Psaki Would "Love To Reboot" Diplomatic Process In Syria, But Has No Plan; U.S. Will Keep Sending Weapons


State Department spokesperson Jen Psaki told CNN Monday morning that U.S. policy on Syria hasn't changed -- putting it into action has just been "on hold" for almost two years -- and that the U.S. would love to "reboot" diplomatic negotiations with Syria, but when asked to respond to a statement by the Syrian president, Psaki refused to engage, saying that he could not be trusted. She followed up by saying the U.S. would continue to send guns and money into the conflict zone.

JEN PSAKI, U.S. STATE DEPT.: I think people are forgetting that we are talking about a political solution that would require both sides negotiating for some time now.

That has been on hold since both sides and many countries met in Switzerland over a year and a half ago. This is not a process that is ongoing -- we'd love to reboot the process because that is the only way we can see bringing an end to the suffering of the Syrian people.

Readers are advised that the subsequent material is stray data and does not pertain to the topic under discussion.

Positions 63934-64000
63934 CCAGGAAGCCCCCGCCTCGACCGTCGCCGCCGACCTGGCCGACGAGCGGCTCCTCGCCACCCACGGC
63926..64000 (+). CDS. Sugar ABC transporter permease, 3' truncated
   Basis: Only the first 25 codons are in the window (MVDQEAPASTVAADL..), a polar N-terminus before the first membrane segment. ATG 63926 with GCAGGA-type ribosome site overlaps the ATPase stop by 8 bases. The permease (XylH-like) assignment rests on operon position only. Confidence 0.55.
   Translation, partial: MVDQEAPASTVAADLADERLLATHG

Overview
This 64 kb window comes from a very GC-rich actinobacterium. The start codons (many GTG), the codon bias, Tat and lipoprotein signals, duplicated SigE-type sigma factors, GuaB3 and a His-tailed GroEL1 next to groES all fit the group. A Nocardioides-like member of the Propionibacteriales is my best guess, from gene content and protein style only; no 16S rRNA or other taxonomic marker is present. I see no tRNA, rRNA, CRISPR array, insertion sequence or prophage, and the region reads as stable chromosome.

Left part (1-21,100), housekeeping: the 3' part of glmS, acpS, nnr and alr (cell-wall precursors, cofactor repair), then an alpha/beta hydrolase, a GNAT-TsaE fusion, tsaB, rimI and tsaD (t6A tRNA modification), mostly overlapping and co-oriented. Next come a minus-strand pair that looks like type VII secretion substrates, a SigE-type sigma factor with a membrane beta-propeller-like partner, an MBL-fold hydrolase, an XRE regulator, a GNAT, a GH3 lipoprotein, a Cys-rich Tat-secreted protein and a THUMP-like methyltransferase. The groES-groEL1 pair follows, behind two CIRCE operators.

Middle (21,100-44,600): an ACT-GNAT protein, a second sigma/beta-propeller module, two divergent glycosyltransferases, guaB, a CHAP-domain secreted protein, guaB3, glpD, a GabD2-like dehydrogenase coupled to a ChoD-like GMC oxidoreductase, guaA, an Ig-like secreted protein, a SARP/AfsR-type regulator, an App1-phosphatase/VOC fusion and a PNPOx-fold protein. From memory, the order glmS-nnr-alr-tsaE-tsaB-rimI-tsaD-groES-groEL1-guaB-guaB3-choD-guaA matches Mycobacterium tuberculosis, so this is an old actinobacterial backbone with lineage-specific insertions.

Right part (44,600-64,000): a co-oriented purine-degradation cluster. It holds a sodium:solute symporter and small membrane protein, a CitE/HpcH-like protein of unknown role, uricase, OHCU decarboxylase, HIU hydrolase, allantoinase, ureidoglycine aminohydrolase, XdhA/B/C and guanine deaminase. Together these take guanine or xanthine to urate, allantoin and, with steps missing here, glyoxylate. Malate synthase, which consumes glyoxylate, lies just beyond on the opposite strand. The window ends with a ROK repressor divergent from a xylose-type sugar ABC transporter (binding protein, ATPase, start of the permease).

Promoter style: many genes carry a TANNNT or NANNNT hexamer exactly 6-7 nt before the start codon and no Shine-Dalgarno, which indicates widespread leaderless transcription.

CNN ANCHOR: Jen, what is the plan to get Assad to the table?

JEN PSAKI: Well I think that is a discuss that Secretary Kerry and others are having with both his Russian counterparts, his counterparts in the Gulf countries -- and we're trying to determine the best way to get representatives of the regime at the table with representatives of the opposition. It is difficult as you know -- there is a war going on. The opposition is continuing to build strength. Right now we are continuing to have discussions about how we can create that process, there isn't a process going on unfortunately.

CNN ANCHOR: It doesn't sound as though Bashar al-Assad wants you to be a part of this process. About an hour ago (7:00am ET) in an interview on Iranian television he responded to Sec. Kerry's comment about negotiating, and let me read it to you:

BASHAR AL-ASSAD: Any talk on the future of the Syrian president is for the Syrian people and all declarations from outside do not concern us.

What is your response?

MARIE HARF: Well I think we have to take anything Bashar al-Assad says with a huge chunk of -- grain of salt. Because he has killed tens of thousands of his own people. I think the international community is not going to stand by and accept his word that he is thinking of the people in his country and we are going to continue to think of ways to put pressure on him -- that includes diplomatic ways, training and equipping the Syrian opposition -- beginning this month -- and we are going to stay at it until we bring an end to the suffering of the Syrian people.

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